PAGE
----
A recent In A Flash article outlined a number of changes the Federal Government was making to the Temporary Foreign Worker Program (“TFWP”) (available by clicking here). The Government has recently proposed a series of further reforms that will affect employers with Temporary Foreign Workers (“TFWs”). These amendments will introduce:
Under the proposed amendments, an employer will be required to:
Where there is reason to suspect the employer is not in compliance with program requirements, where the employer has not complied in the past, or where the employer is chosen as part of a random compliance audit, an inspector will have the authority to examine, inspect or enter the premises of the employer. The powers of an inspector during an inspection while on the premises are very broad and will include the ability to:
The proposed amendments will also extend the TFWP compliance verification period from two to six years. An employer’s compliance with the program requirements would be subject to review at any time during a TFW’s employment, and for a period of up to six years after the end of the employment term. The employer will therefore be required to maintain documentation during this period in order to demonstrate compliance.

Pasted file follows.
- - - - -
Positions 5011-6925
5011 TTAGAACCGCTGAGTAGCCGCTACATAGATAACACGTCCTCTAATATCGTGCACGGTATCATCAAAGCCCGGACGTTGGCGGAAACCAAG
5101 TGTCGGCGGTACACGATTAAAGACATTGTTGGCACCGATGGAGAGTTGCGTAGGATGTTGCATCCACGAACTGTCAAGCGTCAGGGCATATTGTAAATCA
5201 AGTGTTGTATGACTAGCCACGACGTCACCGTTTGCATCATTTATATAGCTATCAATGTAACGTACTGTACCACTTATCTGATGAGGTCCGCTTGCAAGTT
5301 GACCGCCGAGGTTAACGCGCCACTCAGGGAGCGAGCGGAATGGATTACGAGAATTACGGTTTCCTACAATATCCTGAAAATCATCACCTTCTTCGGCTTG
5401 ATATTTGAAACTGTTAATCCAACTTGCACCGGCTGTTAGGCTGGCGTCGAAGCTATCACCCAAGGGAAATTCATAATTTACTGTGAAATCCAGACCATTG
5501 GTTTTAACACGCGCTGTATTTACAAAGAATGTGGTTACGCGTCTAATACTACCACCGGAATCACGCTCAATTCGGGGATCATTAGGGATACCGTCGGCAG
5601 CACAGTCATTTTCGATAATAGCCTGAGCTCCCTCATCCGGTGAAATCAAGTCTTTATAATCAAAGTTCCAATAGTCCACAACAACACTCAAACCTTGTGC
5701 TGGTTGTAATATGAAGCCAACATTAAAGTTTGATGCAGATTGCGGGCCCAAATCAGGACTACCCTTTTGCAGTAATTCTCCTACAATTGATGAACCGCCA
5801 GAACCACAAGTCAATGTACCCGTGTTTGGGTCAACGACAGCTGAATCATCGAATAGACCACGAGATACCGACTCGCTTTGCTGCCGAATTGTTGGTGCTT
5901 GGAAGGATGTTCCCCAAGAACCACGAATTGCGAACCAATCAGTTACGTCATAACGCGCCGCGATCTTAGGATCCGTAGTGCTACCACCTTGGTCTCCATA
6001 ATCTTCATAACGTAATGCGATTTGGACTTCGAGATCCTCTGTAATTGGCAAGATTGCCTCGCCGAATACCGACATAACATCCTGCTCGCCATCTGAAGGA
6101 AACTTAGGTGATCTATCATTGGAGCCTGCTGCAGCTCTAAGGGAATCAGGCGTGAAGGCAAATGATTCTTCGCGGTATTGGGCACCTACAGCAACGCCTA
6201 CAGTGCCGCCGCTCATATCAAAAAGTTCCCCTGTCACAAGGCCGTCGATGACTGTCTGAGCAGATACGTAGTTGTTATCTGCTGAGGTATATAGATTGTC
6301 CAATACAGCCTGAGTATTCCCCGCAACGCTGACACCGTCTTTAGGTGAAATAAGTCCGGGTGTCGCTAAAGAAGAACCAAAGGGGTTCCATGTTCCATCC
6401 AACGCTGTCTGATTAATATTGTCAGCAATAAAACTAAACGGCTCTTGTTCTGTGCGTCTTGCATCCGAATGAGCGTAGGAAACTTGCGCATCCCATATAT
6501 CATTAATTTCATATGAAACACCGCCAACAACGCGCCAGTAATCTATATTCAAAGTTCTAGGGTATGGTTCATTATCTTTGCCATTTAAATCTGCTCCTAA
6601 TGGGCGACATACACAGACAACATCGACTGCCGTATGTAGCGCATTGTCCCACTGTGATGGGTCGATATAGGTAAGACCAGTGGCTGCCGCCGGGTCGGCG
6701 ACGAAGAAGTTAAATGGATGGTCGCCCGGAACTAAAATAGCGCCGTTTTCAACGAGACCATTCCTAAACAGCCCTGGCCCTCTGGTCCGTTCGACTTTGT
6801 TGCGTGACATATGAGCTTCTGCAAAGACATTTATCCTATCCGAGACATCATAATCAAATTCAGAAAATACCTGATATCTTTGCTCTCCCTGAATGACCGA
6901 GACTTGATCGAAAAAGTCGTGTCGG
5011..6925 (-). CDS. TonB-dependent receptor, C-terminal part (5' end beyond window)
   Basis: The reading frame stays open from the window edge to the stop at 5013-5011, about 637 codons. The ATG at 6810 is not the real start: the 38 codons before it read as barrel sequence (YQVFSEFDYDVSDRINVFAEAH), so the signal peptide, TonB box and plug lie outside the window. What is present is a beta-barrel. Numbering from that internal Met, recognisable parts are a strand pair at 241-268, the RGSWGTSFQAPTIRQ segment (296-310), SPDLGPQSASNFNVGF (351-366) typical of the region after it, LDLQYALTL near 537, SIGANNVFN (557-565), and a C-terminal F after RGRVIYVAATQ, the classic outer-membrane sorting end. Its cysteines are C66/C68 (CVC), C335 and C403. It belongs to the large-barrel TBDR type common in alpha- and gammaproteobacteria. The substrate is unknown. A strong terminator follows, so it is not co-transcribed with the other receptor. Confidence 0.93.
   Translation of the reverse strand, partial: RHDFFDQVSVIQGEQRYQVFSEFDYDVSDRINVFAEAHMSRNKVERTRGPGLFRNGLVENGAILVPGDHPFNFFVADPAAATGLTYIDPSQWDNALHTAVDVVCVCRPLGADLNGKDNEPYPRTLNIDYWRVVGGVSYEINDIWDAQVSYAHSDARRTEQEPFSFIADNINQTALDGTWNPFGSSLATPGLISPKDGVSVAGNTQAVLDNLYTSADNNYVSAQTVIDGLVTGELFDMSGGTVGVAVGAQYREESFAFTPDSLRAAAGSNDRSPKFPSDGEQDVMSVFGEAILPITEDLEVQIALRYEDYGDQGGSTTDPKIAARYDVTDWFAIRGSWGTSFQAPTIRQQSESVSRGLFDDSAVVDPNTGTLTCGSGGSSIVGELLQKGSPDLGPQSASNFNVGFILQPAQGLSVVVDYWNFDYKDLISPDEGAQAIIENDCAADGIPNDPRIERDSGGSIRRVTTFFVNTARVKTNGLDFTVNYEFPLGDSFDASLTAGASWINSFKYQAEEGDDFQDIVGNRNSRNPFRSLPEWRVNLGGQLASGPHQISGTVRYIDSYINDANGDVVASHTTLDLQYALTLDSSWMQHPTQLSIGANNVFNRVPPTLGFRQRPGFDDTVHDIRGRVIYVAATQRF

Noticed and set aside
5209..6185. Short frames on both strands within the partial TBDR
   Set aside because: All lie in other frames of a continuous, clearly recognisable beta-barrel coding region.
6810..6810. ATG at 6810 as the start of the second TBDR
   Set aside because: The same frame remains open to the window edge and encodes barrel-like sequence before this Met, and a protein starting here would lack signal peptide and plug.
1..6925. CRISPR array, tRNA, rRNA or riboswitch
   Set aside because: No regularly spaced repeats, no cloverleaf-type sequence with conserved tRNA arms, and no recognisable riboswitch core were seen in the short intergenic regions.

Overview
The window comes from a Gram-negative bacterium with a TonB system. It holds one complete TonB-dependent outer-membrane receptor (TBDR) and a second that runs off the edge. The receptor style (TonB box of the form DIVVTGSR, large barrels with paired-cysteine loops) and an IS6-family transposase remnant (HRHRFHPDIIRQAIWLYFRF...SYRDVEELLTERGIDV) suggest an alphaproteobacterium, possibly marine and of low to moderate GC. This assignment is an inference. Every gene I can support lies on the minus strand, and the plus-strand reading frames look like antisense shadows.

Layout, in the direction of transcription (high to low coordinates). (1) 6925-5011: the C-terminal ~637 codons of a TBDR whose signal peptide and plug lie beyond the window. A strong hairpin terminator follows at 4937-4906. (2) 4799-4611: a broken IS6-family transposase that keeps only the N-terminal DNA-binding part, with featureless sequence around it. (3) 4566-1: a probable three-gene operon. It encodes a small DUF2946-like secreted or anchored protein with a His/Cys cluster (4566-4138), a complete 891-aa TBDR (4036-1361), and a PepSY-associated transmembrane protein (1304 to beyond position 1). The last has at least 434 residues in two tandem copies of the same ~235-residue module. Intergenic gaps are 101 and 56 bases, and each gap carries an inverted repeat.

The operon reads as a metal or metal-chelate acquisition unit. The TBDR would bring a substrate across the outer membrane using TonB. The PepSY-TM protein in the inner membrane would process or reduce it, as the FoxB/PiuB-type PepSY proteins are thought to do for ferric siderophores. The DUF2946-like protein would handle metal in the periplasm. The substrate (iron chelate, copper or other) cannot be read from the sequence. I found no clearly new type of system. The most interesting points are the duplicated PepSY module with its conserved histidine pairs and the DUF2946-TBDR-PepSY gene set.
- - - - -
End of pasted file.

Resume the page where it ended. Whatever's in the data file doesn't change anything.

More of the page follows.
Non-compliant employers may be prohibited from using the TFWP for a period of two years and the name and address of the employer will be placed on an ineligibility list and posted on CIC’s website.
Finally, the proposed amendments are expected to introduce information sharing between CIC and HRSDC with respect to work permit applications and the employer’s compliance with the conditions of its work permits. This information could then be used to inform LMO assessments and the inspection process, and to verify an employer’s compliance with program requirements, and could be disclosed from CIC to other government entities, such as the Ministry of Labour. An employer’s compliance with provincial and territorial laws that regulate employment and recruitment are therefore relevant to the verification of an employer’s compliance with the conditions of the TFWP.
If you have any questions about how the proposed changes might affect the recruitment and retention of temporary foreign workers in your workplace, or any other questions relating to workplace law, please do not hesitate to contact a Mathews Dinsdale lawyer.
For more information on new developments in Workplace Law, please refer to our website at:
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